By Kim Toscano
Gardeners across the country experienced extreme cold temperatures this past winter leaving many azaleas damaged. Visible impacts include brown or blackened foliage, defoliation, and brown colored flower buds. Time will tell the severity of the damage, which may vary plant to plant across the landscape.
When to Prune Winter Damage
While you may be eager to remove cold-damaged foliage right away, the best course of action is to wait until new growth emerges. Only then can we determine the extent of the damage. By pruning too early, we risk cutting out plant tissues that are still living and will recover on their own. In many cases, azaleas will shed the damaged foliage and leaf out in with fresh growth.
Once we see buds begin to open or new foliage emerge, we can then differentiate between living and dead tissue. Winter-damaged plants may be slow in leafing out, so be patient. Plants with more severe damage may die back partially, with new foliage and stems emerging from the lower portion of the plant. Cut back dead stems to a living bud or lateral branch and remove any branches that are split lengthwise along the stem. It may take a couple of years of shaping to regain a strong form.
Stop and Wait for the Flowers
Another reason to delay pruning is to avoid cutting off healthy flower buds. This is why we traditionally wait until the end of the spring flowering season to prune azaleas. On cold-damaged plants, some flower buds are obviously dead – shriveled and dry, they fall off the plant at the slightest touch. Others may be discolored but still plump. These are likely to open.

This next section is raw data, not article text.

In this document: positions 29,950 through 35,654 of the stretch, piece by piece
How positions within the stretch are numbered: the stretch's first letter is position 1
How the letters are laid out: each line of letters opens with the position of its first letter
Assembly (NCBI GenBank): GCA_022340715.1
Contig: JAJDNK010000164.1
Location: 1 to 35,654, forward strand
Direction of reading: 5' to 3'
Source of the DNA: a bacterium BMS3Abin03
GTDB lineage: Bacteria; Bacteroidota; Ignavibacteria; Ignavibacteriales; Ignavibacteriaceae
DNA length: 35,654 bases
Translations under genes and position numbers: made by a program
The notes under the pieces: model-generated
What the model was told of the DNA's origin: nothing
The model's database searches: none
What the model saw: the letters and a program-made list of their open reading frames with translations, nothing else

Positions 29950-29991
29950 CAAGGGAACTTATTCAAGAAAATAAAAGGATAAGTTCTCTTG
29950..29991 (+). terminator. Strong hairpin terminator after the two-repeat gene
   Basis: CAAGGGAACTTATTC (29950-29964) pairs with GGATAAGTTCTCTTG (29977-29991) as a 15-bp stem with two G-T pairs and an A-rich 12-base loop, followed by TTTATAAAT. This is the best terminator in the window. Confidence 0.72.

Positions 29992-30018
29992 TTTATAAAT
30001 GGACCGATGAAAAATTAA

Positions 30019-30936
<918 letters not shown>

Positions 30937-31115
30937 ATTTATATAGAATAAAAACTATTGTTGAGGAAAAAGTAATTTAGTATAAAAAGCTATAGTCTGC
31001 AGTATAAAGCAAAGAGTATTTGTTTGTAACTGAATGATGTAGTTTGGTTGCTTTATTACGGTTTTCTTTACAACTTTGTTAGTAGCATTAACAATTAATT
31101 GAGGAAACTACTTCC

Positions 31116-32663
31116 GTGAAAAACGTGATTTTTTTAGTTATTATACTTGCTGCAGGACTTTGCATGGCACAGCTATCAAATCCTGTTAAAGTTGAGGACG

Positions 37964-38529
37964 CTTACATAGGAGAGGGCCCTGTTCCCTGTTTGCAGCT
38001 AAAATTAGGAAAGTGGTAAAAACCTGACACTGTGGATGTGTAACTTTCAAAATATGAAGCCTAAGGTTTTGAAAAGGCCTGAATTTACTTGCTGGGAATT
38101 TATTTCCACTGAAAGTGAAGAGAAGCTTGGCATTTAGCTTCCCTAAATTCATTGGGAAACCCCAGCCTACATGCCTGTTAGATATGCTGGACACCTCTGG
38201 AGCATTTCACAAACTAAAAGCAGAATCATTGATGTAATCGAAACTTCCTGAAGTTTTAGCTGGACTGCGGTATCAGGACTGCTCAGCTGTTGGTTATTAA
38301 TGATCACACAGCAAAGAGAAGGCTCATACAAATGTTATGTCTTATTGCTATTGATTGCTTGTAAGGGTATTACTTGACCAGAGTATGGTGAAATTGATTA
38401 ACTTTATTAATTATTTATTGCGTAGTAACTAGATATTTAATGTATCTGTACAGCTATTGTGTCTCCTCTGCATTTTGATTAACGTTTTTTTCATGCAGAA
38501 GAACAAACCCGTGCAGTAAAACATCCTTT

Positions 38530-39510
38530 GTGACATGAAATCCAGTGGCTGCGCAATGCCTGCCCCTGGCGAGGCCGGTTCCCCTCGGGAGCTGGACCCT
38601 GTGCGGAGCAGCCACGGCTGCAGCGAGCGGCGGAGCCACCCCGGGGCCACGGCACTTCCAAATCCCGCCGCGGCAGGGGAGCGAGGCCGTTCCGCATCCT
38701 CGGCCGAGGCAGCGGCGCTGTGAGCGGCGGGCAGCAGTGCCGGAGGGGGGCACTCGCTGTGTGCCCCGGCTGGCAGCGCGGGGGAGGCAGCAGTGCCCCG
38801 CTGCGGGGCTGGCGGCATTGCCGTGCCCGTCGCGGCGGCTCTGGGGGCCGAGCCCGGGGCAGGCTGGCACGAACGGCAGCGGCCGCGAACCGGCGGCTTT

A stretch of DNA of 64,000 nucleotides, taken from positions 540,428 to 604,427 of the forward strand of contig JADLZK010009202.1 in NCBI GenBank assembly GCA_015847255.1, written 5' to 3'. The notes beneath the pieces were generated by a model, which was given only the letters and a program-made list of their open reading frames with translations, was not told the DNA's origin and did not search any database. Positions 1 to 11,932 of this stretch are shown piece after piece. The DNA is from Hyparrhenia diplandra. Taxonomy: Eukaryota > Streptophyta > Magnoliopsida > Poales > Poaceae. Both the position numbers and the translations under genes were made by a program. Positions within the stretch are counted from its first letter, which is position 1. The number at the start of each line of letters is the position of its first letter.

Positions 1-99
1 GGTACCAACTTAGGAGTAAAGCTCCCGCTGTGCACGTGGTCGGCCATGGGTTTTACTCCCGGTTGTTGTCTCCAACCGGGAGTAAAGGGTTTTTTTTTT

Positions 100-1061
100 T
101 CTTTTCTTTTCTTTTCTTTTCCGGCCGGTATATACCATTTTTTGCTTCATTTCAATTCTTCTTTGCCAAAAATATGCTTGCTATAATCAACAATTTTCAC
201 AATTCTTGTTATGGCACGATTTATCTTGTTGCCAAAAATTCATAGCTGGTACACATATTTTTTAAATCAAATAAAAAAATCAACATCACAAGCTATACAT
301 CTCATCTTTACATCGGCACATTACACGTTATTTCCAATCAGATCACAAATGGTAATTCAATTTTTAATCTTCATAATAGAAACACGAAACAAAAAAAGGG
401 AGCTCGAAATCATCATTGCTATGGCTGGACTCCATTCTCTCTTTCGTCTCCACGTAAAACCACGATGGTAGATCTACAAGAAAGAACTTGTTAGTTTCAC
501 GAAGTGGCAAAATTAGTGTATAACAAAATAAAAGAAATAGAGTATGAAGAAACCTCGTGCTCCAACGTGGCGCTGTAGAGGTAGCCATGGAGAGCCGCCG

Don’t worry if your plants fail to flower this spring. Encore Azaleas produce flower buds on the new growth throughout summer. Prune out dead tissue and enjoy the summer and autumn blooms that are sure to follow.
Severely damaged plants may die back completely to the ground. Azalea roots are fairly shallow, and plants may not recover if roots were exposed to prolonged periods of cold. If you are replacing cold-damaged plants in the garden, consider a hardier variety of Encore Azalea. Many varieties are hardy to USDA Zone 6, where average minimum winter temperatures dip to -10 degrees Fahrenheit. These include both dwarf and intermediate-sized plants in all hues.
Mulching azaleas in fall provides roots with an extra layer of protection. Layer three to four inches of pine straw or bark around the base of plants, extending beyond the leaf canopy. As cold weather approaches make sure plants have sufficient moisture. Water plants before freezing weather if rainfall has been scarce, as moist soil provides better insulation. These simple steps can help protect azaleas from the next big freeze.
Ready to plant more Encore Azaleas this spring? Learn which Encore Azaleas are the most cold-hardy.